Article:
The following is not yet another tirade against President Hugo Chávez. Instead, it is a warning: recent developments suggest that, in the case that Chávez does not manage to survive his illness, his successors could turn Venezuela into a narco-autocracy run by corrupt military officers who care more for money and riches than ideology or revolution. This would be of great concern for my country, Colombia.
When it was first announced that Chávez was suffering from cancer, conjectures started to arise as to who could succeed him in case he died, or he had to step aside. Two sides were identified. First, a group of high-ranking government officials, all civilians, who are very loyal to Chávez, apparently favored by the Cubans and strictly committed to the ideology of the revolution. The feisty Nicolás Maduro, minister of foreign affairs, and the left-wing intellectual and activist Elías Jaua, vice-president, were seen as the captains of such group. Initially, my own bet was that they would be picked by Chávez, with the blessing of the Castro brothers, given the likely potential that they would continue the revolution.
A second, darker alternative then started to emerge: a group of former military officers would come to power, some of them participants in the failed coup attempt of February 4, 1992.
Loyal to him at that time, and loyal to him in the years to come, these officers would fill the high ranks of government in the first phases of the “Bolivarian revolution”. Diosdado Cabello, a former Army officer, and now president of the legislative assembly, emerged as the leader.
The members of the second group had, in a way, fallen into disgrace in 2009, when it became public that some of them, or some of their relatives, had grown immensely rich during their time in government. A popular term had been coined by Venezuelans to refer to them: “boliburguesía” (bolibourgoisie, the bourgoisie of the Bolivarian Revolution). It was revealed, for example, that Diosdado Cabello lived in a fabulous mansion. Arné Chacón, the brother of Jesse Chacón (a former Army officer and government minister) turned out to own more than 50 race horses.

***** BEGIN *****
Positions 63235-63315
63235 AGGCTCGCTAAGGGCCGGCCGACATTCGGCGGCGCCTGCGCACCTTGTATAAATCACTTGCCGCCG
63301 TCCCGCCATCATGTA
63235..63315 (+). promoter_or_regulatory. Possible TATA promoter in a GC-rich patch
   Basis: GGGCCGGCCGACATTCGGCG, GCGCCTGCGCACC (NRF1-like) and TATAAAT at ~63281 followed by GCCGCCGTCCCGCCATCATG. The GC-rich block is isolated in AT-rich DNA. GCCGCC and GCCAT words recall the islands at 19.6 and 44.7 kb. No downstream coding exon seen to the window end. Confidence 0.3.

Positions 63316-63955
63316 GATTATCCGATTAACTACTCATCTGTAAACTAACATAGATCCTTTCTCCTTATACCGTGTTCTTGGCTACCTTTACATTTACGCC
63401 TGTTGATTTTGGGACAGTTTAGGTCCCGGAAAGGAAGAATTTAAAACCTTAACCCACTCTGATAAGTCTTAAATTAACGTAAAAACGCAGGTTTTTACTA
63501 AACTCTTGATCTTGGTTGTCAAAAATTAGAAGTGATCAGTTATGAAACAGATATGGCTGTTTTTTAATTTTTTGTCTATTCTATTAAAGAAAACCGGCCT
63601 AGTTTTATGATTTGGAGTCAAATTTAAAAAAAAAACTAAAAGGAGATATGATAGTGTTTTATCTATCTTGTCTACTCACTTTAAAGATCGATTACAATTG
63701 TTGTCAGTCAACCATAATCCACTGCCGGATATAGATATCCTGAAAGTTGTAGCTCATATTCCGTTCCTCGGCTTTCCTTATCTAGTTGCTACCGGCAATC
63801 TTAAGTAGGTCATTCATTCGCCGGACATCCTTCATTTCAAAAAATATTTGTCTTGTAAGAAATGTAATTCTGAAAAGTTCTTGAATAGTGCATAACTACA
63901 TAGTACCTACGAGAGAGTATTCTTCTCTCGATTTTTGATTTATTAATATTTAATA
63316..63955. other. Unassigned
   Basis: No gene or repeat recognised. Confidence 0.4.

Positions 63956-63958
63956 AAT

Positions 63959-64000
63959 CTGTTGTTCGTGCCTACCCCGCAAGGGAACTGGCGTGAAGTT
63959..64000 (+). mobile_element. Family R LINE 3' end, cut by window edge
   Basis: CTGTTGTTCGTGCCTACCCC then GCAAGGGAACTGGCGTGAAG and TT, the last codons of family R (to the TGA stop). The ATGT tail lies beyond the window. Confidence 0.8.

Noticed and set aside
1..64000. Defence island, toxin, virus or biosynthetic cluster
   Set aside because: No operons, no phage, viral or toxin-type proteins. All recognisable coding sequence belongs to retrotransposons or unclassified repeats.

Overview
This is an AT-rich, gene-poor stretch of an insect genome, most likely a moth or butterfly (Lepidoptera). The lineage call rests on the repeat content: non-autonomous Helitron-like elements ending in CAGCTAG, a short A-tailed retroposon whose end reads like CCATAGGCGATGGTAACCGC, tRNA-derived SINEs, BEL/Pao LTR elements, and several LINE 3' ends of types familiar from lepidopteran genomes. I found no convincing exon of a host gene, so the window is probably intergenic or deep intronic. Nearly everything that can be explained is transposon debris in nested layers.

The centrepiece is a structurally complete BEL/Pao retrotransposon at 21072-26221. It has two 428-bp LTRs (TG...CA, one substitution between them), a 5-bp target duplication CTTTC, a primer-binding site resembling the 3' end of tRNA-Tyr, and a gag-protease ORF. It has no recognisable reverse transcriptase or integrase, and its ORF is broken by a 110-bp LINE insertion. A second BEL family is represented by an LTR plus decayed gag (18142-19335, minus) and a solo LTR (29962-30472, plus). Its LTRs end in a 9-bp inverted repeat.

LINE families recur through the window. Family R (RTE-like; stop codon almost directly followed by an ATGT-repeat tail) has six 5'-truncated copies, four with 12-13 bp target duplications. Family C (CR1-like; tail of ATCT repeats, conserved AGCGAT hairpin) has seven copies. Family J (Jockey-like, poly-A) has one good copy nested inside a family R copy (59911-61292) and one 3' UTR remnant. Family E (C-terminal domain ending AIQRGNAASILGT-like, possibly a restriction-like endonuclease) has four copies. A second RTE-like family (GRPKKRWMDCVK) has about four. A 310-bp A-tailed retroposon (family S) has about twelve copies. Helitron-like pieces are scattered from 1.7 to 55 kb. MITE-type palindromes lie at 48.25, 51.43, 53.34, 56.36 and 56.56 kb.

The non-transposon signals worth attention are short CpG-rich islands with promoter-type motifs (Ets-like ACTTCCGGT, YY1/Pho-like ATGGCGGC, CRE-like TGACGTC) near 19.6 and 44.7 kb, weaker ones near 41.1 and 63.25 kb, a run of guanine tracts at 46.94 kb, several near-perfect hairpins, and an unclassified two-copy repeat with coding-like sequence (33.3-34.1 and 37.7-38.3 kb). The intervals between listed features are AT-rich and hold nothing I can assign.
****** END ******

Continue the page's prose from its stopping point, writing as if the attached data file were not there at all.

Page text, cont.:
Extravagant wealth, however, should not be the only concern regarding this group: their alleged involvement in the drug business (at least some of them), and their ties with the Colombian FARC, should be a higher worry.
This concern materialized only very recently, with the appointment of General Henry Rangel Silva as minister of defense. For a long time, he has been named by U.S. agencies as a key element of the drug business in Venezuela. In 2008, the U.S. Treasury Department designated Rangel Silva due to his ties with the drug business and with the FARC, thereby freezing his assets. Later, after the killing of FARC commander Raúl Reyes, and the discovery of information in his computers, it was revealed that Rangel Silva was a close ally of the FARC, and had assisted them in businesses such as trying to acquire surface-to-air missiles.
To some observers, the appointment of Rangel Silva signals a turn in favor of the military sector for a possible succession. This seemed to be confirmed when Chávez announced that Maduro and Jaua will run for provincial governorships in the 2012 elections, which can be interpreted as removing them from the scene of national politics.
Every element seems to suggest that, in case the military sector finally manages to succeed Chávez, Venezuela could turn, from an experiment in socialist revolution, to a corrupt and authoritarian military regime, resembling more Noriega’s Panamá than Castro’s Cuba: a regime where money would speak louder than revolutionary booklets.
Colombia would have everything to fear from such an outcome, as drug barons would have a green light to operate through Venezuela, and the FARC could renew their pursuit of money and weapons.
* Andrés Mejía Vergnaud is a contributing blogger to AQ Online. He is a political consultant based in Bogotá and is the author of El destino trágico de Venezuela.